The government has spent $10.2 million and built 36 new state homes in Rotorua, with another 31 on the cards which is part of the city's ''post-Covid 19 economic recovery plan,'' the mayor says.
However, social agencies say more houses are needed to address the housing crisis.
Ministry of Housing and Urban Development place-based outcomes manager Caroline Reid said prior to Covid 19, the key issue was the demand for housing exceeded supply and those on low incomes were affected the most.
"Population growth has not been matched by supply of new housing. This has driven up house prices and rents across the board. But the most significant change in affordability has been in the lower end of the rental market, where the increase in rents has outstripped income growth.
"Increased demand for existing housing has meant housing has become less available for those on low incomes."
This has a direct effect on the Public Housing Register and reliance on motels, she said.
Meanwhile, the ministry was also working with Rotorua Lakes Council and Te Arawa to understand and respond to the housing issues affecting the city.
This partnership was instrumental in supporting a fast response to Covid 19 to ensure that rough sleepers were able to access safe, warm, and dry places to live in during the level 4 alert.
A key focus of the ongoing place-based assessment for Rotorua would be to support the council and Te Arawa in developing a Housing Strategy for Rotorua, she said.
"The work will focus on short, medium and long-term responses to current issues and future pressures. This work will be even more important now, in light of Covid 19 and the actions that will be needed to improve outcomes for people, for example providing for more transitional and public housing.
"Given the urgent need for new housing, the Ministry of Housing and Urban Development, Kāinga Ora – Homes and Communities, would continue to work with Rotorua Lakes District Council and Te Arawa together to identify land that is suitable for development as transitional and public housing."
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Kāinga Ora Rotorua and Tauranga area manager Sharlene Karena-Newman said its current work programme started in mid-2019 and the ministry would deliver up to 67 new homes.
"We were on target to deliver the homes by the end of July, however, this has clearly been affected by the lockdown. It is too early to be able to give new dates but what we can say is that we will be looking to accelerate works once the all-clear is given.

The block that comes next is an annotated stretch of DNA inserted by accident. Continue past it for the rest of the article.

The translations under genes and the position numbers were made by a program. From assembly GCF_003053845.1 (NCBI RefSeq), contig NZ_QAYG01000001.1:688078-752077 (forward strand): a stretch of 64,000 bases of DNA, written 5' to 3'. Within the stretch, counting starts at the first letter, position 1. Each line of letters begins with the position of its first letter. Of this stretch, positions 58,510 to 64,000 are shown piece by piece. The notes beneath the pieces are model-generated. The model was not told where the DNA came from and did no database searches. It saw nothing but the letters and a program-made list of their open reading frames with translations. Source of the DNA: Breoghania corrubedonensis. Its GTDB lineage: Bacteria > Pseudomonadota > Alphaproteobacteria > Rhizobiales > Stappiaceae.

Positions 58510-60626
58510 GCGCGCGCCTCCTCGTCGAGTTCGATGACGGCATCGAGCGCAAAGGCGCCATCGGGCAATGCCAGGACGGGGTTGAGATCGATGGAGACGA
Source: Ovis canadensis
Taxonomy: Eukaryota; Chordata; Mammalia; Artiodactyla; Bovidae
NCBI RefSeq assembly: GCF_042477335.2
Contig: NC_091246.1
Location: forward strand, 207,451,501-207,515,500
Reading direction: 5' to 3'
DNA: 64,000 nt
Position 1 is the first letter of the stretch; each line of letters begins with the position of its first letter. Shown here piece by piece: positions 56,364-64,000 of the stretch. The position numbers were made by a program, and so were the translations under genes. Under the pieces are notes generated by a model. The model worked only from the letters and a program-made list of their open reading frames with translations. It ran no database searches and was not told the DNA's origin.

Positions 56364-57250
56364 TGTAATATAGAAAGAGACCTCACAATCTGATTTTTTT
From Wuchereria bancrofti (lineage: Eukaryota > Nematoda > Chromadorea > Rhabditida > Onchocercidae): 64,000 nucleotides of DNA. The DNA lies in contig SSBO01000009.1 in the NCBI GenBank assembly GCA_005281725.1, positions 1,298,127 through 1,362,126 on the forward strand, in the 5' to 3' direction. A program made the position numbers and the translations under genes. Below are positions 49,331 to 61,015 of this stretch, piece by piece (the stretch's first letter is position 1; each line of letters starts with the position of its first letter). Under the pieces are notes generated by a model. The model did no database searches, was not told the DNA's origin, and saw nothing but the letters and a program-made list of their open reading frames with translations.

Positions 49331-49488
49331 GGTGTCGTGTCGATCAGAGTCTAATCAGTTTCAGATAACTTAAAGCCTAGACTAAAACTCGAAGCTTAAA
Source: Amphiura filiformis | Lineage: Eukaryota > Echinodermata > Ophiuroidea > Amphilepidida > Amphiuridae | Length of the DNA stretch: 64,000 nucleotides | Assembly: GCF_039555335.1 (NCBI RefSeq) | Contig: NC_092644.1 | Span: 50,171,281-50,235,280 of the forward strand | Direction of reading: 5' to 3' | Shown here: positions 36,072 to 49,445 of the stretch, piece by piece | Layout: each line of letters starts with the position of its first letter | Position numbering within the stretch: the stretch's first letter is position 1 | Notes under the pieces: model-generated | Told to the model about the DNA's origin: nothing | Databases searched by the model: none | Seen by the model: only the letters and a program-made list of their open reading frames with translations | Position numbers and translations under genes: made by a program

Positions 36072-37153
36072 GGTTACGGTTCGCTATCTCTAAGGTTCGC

"We want to be getting our tenants into new homes as soon as possible."
About half of the houses had already been built and tenanted. They ranged in size between one and six bedrooms, she said.
Love Soup co-founder Elmer Peiffer estimated the city would need 200 to 300 houses if all aspects of homelessness like transitional, motel and emergency accommodation were considered.
"It has progressively got worse and worse."
The charity dealt with the homelessness on a daily basis before Covid 19 and Peiffer said that included people who were living in their cars.
"They are applying time and time again for a rental property and getting nowhere ... we are seeing this every day."
Louise Parry from the Salvation Army said it welcomed efforts to provide more social housing but some families were still struggling.
Finding affordable accommodation remained a challenge for many beneficiaries and low-income earners in the Bay of Plenty, she said prior to the Covid 19 pandemic.
"We see people living in overcrowded homes – often more than one family is forced to share a small house or unit. Some people resort to living in garages, and we have seen people living in cars."
Rotorua Mayor Steve Chadwick said the council has endorsed the need to continue with the Housing Plan as part of Rotorua's post-Covid 19 economic recovery plan.
"The place-based assessment announced by Government was a process that highlighted the very real need for housing as soon as recovery gets underway."
Housing was needed across the spectrum to increase rental and general housing stock, she said.
But the council had been clear that people who were assisted into housing "by those agencies and organisations doing this mahi also have all the support and wrap-around services that they need including mental health and addiction services".
"So there is a lot that needs to align. Many stakeholders will have roles to play in delivering solutions for our community – this needs a whole-of-community, whole-of-government approach."